WASHINGTON (Reuters) - The average U.S. retail gasoline price fell 26 cents over the last week to $2.66 a gallon, the cheapest pump price since March 2007, the Energy Department said on Monday.
The national price for regular unleaded gasoline is down 22 cents from a year ago, the department’s Energy Information Administration said in its weekly survey of service stations.
Falling crude oil prices and dropping petroleum demand are pushing down gasoline costs, which have declined 98 cents in the last month and $1.45 from the record high of $4.11 a gallon in July.
The decline in gasoline prices is one of the few bright spots for consumers in the weak economy, giving families extra money to spend on other goods and services.
In addition to cheaper motor fuel, falling crude oil is also lowering heating oil prices, which will save consumers on their heating bills this autumn and winter.
In the EIA’s weekly survey, gasoline was the most expensive on the West Coast at $3.05 at gallon, down 23 cents. San Francisco had the highest city price at $3.27, down 22 cents.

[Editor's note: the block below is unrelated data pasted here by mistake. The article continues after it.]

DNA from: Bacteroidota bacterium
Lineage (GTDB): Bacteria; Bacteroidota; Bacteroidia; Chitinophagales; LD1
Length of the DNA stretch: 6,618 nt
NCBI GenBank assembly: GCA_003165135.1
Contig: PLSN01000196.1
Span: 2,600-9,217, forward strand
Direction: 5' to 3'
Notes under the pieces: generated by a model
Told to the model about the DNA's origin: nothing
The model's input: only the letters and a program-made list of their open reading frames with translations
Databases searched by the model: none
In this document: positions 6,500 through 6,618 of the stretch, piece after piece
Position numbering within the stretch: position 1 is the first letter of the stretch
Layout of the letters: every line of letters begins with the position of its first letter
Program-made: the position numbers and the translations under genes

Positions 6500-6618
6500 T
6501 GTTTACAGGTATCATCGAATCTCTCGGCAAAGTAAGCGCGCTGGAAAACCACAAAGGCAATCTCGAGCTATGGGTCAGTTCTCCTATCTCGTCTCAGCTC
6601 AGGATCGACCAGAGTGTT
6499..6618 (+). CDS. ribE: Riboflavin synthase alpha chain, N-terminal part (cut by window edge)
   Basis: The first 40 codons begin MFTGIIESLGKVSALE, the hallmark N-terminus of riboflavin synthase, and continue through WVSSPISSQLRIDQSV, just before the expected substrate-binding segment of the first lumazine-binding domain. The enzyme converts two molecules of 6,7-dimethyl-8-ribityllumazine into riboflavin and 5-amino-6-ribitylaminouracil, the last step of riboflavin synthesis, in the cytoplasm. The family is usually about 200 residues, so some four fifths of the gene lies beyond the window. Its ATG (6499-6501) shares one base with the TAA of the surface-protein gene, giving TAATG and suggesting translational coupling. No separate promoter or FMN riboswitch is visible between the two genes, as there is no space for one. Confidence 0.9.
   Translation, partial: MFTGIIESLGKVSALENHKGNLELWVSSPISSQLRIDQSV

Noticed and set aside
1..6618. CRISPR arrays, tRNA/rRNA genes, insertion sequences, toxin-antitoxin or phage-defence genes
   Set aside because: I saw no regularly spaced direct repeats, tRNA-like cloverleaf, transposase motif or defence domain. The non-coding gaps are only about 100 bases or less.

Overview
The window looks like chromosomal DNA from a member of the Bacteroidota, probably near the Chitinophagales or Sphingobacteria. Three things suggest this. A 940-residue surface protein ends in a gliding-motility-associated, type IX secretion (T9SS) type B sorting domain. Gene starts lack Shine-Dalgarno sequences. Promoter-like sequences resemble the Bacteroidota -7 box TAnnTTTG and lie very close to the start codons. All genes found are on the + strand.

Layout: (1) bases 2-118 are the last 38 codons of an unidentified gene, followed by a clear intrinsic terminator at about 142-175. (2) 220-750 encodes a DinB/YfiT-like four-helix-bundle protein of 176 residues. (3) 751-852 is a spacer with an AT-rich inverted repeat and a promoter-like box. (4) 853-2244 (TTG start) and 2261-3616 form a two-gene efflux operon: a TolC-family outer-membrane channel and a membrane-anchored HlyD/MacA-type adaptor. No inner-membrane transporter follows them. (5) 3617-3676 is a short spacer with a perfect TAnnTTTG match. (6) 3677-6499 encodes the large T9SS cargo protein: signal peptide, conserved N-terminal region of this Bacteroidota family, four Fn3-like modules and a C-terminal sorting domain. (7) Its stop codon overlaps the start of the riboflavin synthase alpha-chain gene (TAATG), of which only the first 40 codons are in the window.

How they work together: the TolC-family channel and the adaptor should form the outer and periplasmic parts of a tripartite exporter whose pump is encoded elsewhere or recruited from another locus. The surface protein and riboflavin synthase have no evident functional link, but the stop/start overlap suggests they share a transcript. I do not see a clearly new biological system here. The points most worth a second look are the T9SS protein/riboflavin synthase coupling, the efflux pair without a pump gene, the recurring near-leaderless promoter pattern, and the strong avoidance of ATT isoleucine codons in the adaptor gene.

The Gulf Coast had the lowest regional price at $2.46 a gallon, down 27 cents. Houston had the lowest city pump price, down 35 cents to $2.41.
Separately, the average price paid for diesel fuel fell 19 cents to $3.29 a gallon, the lowest since early February, but 13 cents higher than a year earlier, the EIA said.
The New England states again had the most expensive diesel at $3.57 a gallon, down 16 cents. The Gulf Coast had the cheapest diesel at $3.22, down 23 cents.
Reporting by Tom Doggett; Editing by Christian Wiessner